Despite what old black and white photos might imply, color theory in clothing has been around since the early 1900s. Since then, the field quickly divulged into what would appear on the outside as a confusing science.
What aspiring fashionistas need from a fashion guide on color is, well, guidance through this maze of knowledge. Everybody (and every-body) is different, so a one-size-fits-all instruction manual won’t work. What you need, and what we provide below, is a collection of color combining pointers, tips, and tricks.
Are you wondering what colors look good on every complexion? Read on for the latest looks.
1. Black and White
Are you preparing for a job interview? Maybe you need to boost your confidence ahead of a school entrance interview? Whyever you need more pep in your step, research from 2016 proves that dressing in black will help you put the right foot forward.
From the Little Black Dress (LBD)–pioneered by Coco Chanel and made famous by Audrey Hepburn–to a designer wedding dress, black and white clothing is embedded in our culture as statement-making colors. If you’re brave enough to don an all-white pantsuit like Geraldine Ferraro or Jerry Emmett, we say all the power to you!
You don’t need to pick one or the other, either. Mix and match black and white pieces and accessories to create a dramatic monochromatic look. Pair a geometrically long black trench coat with shiny white boots, or channel Lauren Becall and pair a sultry black dress with a demur strand of pearls.
Monochrome was a massive trend in the fashion world in 2020, and this timeless combination is also set to take the stage in 2021.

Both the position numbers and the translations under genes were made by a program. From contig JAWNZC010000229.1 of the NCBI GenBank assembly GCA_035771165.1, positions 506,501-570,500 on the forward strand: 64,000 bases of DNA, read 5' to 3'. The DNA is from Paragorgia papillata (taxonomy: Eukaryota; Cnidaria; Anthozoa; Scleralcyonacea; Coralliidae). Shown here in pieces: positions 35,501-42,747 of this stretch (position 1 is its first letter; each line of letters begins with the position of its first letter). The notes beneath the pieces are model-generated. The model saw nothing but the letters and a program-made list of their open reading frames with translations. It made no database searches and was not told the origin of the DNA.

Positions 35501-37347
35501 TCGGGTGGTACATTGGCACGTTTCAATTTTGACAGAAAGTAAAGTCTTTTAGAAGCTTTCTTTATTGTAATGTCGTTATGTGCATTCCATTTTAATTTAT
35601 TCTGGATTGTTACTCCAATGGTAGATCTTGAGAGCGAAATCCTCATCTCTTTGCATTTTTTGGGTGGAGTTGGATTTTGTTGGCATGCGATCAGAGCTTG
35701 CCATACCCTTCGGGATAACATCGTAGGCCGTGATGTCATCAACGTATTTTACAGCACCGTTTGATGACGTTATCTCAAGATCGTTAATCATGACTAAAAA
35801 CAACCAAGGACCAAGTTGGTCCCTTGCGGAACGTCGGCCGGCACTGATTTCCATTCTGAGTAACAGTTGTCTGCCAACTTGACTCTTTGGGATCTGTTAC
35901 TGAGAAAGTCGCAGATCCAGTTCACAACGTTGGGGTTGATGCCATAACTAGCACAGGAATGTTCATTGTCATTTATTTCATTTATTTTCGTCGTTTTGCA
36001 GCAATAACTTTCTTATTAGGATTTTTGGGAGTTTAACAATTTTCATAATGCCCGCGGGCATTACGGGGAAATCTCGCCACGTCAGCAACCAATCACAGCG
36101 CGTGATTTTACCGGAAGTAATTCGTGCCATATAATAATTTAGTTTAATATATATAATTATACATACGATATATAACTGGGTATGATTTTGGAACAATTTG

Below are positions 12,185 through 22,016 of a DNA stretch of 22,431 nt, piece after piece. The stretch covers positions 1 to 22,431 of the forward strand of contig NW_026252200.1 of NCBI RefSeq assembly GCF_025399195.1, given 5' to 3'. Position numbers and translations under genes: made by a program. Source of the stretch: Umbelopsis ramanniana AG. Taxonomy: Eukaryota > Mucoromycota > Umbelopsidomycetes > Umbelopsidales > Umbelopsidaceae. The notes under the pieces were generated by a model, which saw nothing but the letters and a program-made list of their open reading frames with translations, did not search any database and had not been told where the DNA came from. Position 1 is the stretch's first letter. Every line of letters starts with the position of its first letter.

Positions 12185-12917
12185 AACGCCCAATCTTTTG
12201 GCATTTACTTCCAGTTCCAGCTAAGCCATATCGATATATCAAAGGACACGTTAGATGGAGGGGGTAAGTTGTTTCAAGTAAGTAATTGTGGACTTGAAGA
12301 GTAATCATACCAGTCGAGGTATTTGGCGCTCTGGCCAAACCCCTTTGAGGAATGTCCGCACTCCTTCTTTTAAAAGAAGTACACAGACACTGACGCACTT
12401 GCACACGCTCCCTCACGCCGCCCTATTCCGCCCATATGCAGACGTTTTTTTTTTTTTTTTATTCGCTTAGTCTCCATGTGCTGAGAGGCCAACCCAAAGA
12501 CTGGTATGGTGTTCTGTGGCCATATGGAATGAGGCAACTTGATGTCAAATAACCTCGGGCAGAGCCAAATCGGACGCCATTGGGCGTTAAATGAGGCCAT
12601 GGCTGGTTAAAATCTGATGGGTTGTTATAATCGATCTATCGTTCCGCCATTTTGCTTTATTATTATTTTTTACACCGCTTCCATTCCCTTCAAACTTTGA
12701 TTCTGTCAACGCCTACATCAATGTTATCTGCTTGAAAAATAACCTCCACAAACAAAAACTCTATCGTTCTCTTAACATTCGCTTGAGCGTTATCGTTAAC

2. Trending Colors
Would you ever believe that wearing neutrals might hurt your chances to nap that swipe right on Tinder? Well, analytics released by the popular dating app say yes! Wearing outfits in vibrant or trending colors is sure to help you stand out in a decidedly same-same crowd.
But how do you know what colors are in fashion in the fickle, fast-paced fashion industry? Scour the internet for blogs focused on street fashion, read every issue of leading fashion magazines like Marie Claire and Vogue, and ask your local clothing boutique owners for their advice.
Grey, cream, beige, and tan skirts, tanks, tees, and pants. Boring, you exclaim! We hear you yawn.
Well, we’re here to tell you the neutral is now when it comes to clothing.
A neutral color palette benefits those who want to layer their clothing (perhaps you live in a climate with four seasons in one day) or people who like to accentuate their clothing structure. Certain clothing brands are champions of the neutral look–think MUJI from Japan and sustainable apparel companies that use natural fabrics like cotton and linen.
Minimalism is another rapidly rising trend that has influenced the popularity of neutrals in recent years.
Championed by celebrity professional organizers like Marie Kondo and less-is-more fashion gurus like author Harriet Walker, minimalism is about paring back your possessions to the bare essentials. In the words of Kondo, keep what “sparks joy.”